Monday, November 2, 2020


Jessica Gross's writing has appeared in The Los Angeles Review of Books, The New York Times Magazine, and The Paris Review Daily, among other places. She holds an MFA in fiction from The New School, a Master's degree in cultural reporting and criticism from New York University and a Bachelor's in anthropology from Princeton University. She has received fellowships in fiction from the Yiddish Book Center (2017) and the 14th Street Y (2015-16), where she also served as editor of the LABA Journal. She currently teaches writing at Eugene Lang College at The New School.

Gross applied the Page 69 Test to Hysteria, her first novel, and reported the following:
Here, in part, is what appears on page 69 of Hysteria:
I rifled through my mother’s clothing. My frame was similar to hers, but a less comely version, as if someone had made a copy of her in a great hurry and it had come out pixilated and lumpen. Her clothes fit me poorly, the almost of them highlighting just how much better they looked on her. I chose a pair of black slacks that hung off her hips like a waterfall. On me they gaped in awkward places, looked like dress-up, nothing like real glamour. I tucked my shirt in. I wanted to leave. I wanted to climb out my parents’ bedroom window. I wanted to go back to Pilz Bar. I wanted the bartender to watch over me while I napped, so I could sleep in peace knowing I was safe. Could I go back to the bar and ask to just sleep for a bit, ask him to sit in a chair while I closed my eyes? Would he ask me what I’d been up to since we’d met, where I had been? I wondered what he’d say about Sam, about him pulling my hair, about harder! Harder! I wondered what he’d say about Langham. The thought of telling him made me nauseated, my throat tightening around the feeling—but there was relief there, too, that someone might know. Maybe he knew already.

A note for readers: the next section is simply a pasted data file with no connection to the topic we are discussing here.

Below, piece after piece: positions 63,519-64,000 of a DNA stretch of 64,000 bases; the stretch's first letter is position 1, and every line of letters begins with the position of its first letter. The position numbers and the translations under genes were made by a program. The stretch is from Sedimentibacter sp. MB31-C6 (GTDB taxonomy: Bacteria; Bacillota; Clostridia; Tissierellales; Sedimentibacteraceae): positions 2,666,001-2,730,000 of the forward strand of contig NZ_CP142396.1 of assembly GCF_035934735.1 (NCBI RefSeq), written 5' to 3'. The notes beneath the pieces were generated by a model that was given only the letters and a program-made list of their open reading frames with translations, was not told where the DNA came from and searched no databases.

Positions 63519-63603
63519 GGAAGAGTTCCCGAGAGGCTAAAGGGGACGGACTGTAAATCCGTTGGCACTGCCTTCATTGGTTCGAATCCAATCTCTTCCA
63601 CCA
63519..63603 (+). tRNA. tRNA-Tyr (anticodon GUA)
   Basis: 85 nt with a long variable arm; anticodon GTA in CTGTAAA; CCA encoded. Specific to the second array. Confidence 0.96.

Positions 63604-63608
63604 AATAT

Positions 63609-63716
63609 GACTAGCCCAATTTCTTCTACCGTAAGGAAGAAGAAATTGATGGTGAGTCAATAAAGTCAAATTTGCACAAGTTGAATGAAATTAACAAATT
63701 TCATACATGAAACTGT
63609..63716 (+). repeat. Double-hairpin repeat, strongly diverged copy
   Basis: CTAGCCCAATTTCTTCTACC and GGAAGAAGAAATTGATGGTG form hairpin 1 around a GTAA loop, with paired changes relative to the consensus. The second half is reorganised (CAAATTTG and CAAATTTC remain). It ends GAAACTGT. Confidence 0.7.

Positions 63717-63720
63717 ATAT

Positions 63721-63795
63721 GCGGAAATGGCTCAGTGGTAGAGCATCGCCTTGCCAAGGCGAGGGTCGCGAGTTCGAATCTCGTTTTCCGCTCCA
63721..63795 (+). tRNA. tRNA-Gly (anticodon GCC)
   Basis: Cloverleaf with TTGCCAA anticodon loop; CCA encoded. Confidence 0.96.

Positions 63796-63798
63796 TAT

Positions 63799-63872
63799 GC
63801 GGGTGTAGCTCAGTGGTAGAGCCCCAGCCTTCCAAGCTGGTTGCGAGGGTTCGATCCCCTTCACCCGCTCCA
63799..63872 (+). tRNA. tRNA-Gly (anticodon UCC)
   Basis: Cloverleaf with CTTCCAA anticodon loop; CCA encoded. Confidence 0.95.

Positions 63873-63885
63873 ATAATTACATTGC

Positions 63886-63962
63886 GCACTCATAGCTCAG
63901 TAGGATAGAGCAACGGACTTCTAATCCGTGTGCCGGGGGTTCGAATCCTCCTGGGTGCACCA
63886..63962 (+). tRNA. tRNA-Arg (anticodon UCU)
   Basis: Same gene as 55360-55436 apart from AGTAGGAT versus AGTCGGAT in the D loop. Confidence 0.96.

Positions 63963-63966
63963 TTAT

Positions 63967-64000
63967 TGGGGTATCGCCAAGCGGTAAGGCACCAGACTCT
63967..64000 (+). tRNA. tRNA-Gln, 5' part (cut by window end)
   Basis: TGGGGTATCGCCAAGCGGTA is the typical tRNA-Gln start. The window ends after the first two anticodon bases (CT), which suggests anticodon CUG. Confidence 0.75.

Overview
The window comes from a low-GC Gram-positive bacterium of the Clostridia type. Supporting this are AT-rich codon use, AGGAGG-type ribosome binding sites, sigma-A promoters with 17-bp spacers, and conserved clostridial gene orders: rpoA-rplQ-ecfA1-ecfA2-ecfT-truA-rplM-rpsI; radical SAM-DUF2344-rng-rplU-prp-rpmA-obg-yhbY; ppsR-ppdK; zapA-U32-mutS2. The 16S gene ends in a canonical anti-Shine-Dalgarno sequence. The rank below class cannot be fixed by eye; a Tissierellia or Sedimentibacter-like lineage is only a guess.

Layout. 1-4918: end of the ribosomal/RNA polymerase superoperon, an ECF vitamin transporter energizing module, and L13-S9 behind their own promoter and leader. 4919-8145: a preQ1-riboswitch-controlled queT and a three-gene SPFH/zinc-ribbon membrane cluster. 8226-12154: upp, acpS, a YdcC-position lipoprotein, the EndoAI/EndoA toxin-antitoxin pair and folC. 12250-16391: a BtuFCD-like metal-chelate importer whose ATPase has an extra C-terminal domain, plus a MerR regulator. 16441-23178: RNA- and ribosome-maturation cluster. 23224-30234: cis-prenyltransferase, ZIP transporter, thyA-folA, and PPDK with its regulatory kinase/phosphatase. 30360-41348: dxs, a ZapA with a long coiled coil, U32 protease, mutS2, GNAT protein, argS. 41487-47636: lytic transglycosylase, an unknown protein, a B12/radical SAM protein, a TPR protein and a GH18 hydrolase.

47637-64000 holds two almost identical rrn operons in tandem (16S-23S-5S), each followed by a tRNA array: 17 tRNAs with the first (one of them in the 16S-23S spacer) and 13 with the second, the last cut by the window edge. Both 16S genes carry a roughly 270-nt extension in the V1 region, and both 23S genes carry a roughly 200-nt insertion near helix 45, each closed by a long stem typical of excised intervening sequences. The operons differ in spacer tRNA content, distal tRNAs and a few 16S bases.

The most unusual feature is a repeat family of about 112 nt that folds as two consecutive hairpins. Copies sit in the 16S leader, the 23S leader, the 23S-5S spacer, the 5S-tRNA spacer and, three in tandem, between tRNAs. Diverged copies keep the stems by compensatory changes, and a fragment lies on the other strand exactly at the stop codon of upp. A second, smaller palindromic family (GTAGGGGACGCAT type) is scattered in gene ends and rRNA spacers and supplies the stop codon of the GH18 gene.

When I received the instructions for this test, I was skeptical, but page 69 gives a remarkably accurate snapshot of the novel! Holy cow. So much of Hysteria is about my narrator's relationship with her parents: where it went wrong; what she craves but cannot attain. It's also about her psyche, which is full of shame and self-loathing, and about the ways in which she thwarts her own need for connection and love. This passage gives a great sense of the narrator's perseveration (her past actions replay in her mind on a loop, haunting and taunting her) and of the novel's intense, desperate, frantic tone.
Visit Jessica Gross's website.

--Marshal Zeringue